Breast or Bottle? What You Need to Know about Feeding Your Newborn Baby

Congratulations on your precious newborn bundle! The time has come for you and your partner to embark on all the joys and trials of parenthood. You’ll soon be faced with all sorts of decisions, and one of the first decisions you must make as a new mother is will you breastfeed or bottle-feed your baby?

There are plenty of advantages to breastfeeding. Breast milk is simply overflowing with nutrients and antibodies designed specifically for your baby. And it isn’t just your baby that benefits you’ll experience some nice perks as well. Women who breastfeed are apt to lose weight more quickly than those who don’t, and your uterus will shrink at a faster rate because of the extra oxytocin that’s released into your system while your baby is suckling.

Lactation specialists are a great resource should you decide to breastfeed; most hospitals either have one in-house or can give you a referral. Lactation specialists will provide you with a healthy helping of education and support, and they’ll answer all your questions – they can even help determine the optimal breastfeeding position based on your specific breast shape and nipple size.

Taking good care of your nipples when breastfeeding is particularly important. One secret to preventing painfully cracked nipples is to wash your nipples with warm water (but never soap) after each feeding. You might also try a lanolin ointment or Vitamin E oil to keep your nipples moist. And remember to empty your breasts regularly to ward off the bacteria that cause uncomfortable infections like mastitis.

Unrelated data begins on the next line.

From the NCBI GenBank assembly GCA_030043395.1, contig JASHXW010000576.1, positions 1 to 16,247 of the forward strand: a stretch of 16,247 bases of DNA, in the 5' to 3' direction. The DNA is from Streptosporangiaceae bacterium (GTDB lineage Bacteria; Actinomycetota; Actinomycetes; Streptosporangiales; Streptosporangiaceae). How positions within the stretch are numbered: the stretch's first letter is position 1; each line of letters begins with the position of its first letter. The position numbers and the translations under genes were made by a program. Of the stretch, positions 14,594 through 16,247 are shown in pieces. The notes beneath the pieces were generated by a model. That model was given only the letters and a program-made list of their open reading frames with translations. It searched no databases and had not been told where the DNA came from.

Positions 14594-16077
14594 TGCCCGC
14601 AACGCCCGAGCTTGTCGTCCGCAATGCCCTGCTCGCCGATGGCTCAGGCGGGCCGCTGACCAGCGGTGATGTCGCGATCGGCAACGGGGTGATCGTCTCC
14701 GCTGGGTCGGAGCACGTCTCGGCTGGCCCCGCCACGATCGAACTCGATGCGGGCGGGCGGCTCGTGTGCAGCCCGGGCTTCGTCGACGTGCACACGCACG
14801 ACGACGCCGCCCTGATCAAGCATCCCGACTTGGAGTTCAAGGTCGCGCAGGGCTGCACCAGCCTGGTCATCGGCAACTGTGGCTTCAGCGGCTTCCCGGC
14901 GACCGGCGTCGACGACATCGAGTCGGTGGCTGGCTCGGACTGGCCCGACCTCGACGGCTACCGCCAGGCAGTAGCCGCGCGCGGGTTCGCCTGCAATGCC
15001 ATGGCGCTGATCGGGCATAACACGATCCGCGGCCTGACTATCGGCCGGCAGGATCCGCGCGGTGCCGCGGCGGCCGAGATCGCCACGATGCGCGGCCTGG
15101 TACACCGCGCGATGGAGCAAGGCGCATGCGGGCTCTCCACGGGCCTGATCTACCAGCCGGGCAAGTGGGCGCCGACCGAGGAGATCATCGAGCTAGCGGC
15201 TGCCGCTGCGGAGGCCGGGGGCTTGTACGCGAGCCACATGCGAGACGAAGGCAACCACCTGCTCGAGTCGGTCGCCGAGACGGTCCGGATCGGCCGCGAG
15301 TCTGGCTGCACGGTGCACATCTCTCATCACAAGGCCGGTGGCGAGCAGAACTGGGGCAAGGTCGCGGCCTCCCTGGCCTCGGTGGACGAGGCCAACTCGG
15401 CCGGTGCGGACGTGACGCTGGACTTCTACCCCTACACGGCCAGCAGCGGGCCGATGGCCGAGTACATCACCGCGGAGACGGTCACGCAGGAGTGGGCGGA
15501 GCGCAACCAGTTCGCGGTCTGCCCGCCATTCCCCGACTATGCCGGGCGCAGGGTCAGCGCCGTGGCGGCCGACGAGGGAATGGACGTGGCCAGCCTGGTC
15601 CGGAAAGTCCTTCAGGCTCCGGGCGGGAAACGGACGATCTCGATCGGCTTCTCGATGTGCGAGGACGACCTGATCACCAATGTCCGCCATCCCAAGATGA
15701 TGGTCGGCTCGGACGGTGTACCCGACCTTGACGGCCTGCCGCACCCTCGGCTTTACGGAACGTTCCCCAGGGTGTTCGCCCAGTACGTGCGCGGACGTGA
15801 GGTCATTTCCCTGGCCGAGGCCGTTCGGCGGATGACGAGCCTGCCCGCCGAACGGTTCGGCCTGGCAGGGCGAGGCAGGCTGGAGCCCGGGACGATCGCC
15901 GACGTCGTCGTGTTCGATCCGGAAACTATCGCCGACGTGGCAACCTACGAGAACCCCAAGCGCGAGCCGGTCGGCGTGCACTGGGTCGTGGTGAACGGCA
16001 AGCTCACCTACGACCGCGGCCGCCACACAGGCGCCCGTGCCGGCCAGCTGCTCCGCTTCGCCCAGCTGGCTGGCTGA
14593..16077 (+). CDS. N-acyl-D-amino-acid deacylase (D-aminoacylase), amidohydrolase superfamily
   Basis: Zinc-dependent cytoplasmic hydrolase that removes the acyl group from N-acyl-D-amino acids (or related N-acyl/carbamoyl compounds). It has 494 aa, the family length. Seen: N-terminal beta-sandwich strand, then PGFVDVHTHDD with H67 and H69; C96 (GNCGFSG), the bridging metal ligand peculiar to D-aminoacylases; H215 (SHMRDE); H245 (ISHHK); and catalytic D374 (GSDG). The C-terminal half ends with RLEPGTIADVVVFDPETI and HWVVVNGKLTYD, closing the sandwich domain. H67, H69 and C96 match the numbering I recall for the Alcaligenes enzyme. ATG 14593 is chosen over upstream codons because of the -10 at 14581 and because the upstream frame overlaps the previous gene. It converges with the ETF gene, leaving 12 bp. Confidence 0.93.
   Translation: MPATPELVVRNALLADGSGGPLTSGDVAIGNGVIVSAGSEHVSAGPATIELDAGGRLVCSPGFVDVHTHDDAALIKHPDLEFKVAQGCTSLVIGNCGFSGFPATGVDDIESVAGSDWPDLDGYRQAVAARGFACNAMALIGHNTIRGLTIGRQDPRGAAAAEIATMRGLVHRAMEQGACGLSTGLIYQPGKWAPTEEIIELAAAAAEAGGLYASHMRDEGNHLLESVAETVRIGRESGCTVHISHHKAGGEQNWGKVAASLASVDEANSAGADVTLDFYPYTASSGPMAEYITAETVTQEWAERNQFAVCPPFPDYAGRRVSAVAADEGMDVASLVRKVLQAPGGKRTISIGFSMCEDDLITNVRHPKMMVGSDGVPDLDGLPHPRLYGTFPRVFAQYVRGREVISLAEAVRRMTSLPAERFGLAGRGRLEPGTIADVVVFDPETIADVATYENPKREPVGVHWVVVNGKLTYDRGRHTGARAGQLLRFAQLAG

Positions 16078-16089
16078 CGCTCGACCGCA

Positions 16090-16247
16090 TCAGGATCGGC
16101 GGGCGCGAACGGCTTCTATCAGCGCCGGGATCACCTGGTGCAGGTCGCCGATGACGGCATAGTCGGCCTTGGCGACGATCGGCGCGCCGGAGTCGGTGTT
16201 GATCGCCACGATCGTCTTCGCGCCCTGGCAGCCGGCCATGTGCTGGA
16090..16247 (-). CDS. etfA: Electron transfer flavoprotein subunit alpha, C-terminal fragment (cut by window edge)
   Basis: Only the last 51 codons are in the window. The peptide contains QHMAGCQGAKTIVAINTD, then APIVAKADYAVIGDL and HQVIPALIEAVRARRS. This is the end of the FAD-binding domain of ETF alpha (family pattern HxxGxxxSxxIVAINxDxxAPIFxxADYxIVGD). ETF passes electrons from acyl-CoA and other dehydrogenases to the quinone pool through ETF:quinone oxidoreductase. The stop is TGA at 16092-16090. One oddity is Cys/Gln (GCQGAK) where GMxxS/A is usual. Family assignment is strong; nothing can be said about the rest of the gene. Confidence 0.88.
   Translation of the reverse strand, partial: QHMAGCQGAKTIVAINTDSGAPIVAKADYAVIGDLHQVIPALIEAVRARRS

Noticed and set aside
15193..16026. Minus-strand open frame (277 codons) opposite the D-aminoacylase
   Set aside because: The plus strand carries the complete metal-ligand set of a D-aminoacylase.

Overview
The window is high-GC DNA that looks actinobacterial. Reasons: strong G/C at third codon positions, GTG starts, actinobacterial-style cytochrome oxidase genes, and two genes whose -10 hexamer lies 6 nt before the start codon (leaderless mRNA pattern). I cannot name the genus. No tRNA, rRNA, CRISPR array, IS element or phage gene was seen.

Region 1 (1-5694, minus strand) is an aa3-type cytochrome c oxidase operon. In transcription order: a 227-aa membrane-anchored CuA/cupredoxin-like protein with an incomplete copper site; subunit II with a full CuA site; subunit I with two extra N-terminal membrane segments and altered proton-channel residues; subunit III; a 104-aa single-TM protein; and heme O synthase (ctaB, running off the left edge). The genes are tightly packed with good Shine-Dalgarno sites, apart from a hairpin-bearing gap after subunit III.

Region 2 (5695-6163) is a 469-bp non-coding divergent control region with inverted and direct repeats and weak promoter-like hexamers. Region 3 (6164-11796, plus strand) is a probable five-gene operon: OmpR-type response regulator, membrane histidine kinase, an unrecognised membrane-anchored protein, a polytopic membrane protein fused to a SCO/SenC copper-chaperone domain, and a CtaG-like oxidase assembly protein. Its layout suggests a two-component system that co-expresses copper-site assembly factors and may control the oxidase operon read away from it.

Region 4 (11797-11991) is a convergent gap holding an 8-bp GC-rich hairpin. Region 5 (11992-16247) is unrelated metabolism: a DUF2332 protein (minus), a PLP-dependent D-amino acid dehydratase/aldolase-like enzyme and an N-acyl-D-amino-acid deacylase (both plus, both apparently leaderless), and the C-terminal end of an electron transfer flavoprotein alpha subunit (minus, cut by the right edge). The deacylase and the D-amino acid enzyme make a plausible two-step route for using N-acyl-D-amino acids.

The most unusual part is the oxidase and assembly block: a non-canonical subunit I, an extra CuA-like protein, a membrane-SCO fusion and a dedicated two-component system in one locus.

If the thought of mastitis and cracked nipples makes you ill, or if you’re uncomfortable with the idea of breastfeeding for some other reason, you may decide against it. The choice is entirely yours. If you conclude that breastfeeding isn’t right for you, you’ll still need to take special care of your breasts after giving birth as they may become engorged with milk. Ice packs can work wonders.

Many women who opt not to breastfeed are worried that this will be detrimental to the growth of their newborn baby. There’s good news most “formula” milk on the market today has a balance of proteins, fats, carbohydrates, vitamins, and minerals that could compete with even the healthiest breast milk. You can even find soy substitutes. Just make sure the formula you pick has plenty of DHA, a type of fish oil that’s good for brain and eye development.

Whether you choose to breastfeed or bottle-feed, remember that feeding your child is a form of social interaction. Always hold your baby in your arms and use the time to bond with one another. Invite your spouse or partner to join in, too. As a result, the whole family will look forward to these moments.  Feeding your baby shouldn’t be a chore – it’s a perfect time to lavish love on your infant and enjoy this new life you’ve brought into the world.

If you have any pregnancy or birthing questions, feel free to email me.

I look forward to helping you Quiet the Fears of Pregnancy and help you have a healthy pregnancy and delivery of your baby.

Mark Zakowski, M.D.
The Safe Baby System